Since studying in Liverpool I have begun to identify myself as this ‘country bumpkin’. While I’m not 100% farmer it’s become part of my identify [my severe fear of cows would make me a awful farmer – just for the record]. I used to think growing up and living in Norfolk was boring and I never really appreciated what was here. It was the countryside. The less thought of English countryside. When you think of the countryside you think of the south or the Lake District. Norfolk maybe the largest county in England, but it’s one people forget about. It’s quiet, flat and full of fields.
I’ve lived in the same village all my life. Even though I am still very young, I have seen changes in my community. The only facilities left in my village is a small village shop, a primary school, village hall, and a pub. Once it used to have seven pubs, a post office and a fish and chip shop. Despite being fragments of my childhood memories, they made me part of who I am.
When we got my dog 12 years ago, we used to get a free battered sausage from the married couple who ran the fish and chip shop. My twin sister and I used to sit on the windowsill while we waited for our order. They were only minor parts of my childhood, but the warmth of them will stay with me forever. It’s the little things in life that make you content. A few years ago that memory faded with the demolition of the old chippy as it had been left to go derelict and started to lean into the road causing a health risk. Now there is an empty gap, where a once thriving little business used to be.
These days it takes a 10 to 15 minute drive to get anything and go anywhere. I used to get the bus to high school, it was a ten minute journey. The journey consisted of sharp bends and pot holes. It was one of those roads that didn’t get gritted during the winter months, which made it dangerous for buses. On the plus side, we were able to get away with days off school, because it was too icy, whereas in a city you wouldn’t necessarily get away with that. The only bus that comes through the village runs from 7am to 6pm, at the bottom of the village, once an hour. It takes 20 minutes to walk to the bus stop from my house, since the bus route changed. Public transport is becoming even more difficult, so cars have become the primarily source of getting about. If I didn’t have my car I would feel so cut off from everything in the countryside.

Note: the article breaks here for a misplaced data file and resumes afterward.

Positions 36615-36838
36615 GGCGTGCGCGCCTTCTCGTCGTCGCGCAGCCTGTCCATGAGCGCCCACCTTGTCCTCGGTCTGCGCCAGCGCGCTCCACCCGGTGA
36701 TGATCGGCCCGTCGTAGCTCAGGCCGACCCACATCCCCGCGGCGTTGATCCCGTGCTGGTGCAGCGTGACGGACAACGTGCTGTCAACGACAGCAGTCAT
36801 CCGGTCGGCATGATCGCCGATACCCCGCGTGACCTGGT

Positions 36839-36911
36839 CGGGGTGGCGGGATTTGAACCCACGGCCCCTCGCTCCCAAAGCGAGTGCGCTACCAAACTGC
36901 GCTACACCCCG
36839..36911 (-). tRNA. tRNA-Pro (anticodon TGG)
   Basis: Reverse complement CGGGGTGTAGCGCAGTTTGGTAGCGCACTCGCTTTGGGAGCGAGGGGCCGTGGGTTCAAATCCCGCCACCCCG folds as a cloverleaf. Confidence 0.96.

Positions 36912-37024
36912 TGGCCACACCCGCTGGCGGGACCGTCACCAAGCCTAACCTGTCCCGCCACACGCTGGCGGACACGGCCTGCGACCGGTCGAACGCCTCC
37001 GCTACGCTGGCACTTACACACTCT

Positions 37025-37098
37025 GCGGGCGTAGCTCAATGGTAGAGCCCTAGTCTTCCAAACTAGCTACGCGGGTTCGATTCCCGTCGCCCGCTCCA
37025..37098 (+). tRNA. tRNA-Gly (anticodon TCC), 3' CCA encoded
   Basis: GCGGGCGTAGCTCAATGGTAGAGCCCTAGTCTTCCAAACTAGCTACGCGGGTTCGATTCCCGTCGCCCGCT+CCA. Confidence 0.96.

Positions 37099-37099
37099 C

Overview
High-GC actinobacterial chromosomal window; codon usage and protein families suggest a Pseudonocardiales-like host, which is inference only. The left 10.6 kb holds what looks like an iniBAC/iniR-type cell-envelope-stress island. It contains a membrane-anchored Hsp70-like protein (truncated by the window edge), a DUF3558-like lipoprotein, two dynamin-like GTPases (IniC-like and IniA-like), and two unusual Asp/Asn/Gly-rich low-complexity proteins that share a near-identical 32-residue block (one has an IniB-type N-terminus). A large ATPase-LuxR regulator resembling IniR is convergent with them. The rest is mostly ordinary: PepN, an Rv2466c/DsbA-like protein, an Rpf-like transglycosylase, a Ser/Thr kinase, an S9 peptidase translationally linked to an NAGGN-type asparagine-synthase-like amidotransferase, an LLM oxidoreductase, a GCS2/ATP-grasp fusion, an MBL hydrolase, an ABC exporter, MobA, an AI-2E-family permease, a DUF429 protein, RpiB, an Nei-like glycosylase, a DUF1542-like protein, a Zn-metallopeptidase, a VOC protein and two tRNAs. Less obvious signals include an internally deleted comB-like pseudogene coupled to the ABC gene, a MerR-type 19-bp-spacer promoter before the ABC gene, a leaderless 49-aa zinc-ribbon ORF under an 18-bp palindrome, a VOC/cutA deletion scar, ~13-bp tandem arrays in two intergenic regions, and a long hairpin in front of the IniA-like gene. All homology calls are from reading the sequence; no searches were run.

The village shows were always fun, it felt like half the village would turn out to the performances and were huge in their prime. My parents and their friends were heavily involved, with my Dad taking on the role as the director, if you were to give him a title. I can walk through my village and see people who I’ve known all my life and we always say hello. You know where everyone lives and you generally know everyone’s business (if you know the right people). The best way to explain where I live is by comparing it to the TV program Midsommer Murders, without the murders. That’s the best way to understand my little bubble of a world. It’s small and insignificant to most, but I love it.
Living in a city, you begin to miss and appreciate what you have at home. I always thought the countryside was boring and just lame. But I’ve miss seeing the stars at night, rather than an orange glow caused light pollination. I miss the sound of nothingness at 4am, not someones car alarm or drunks yelling in the street. I miss walking through a field of golden crops and travelling down country roads. I miss my family and the beautiful landscape from my bedroom window. All these little things, become big things when away from your comfort zone. Despite living in Liverpool for the past two years, I will never get used to the convenience and all the hustle and bustle of the city.
I’m proud to be from Norfolk. I’m proud for people to think I’m a six-fingered farmer and that I’m the product of incest. Norfolk is a hidden gem, which I will always treasure.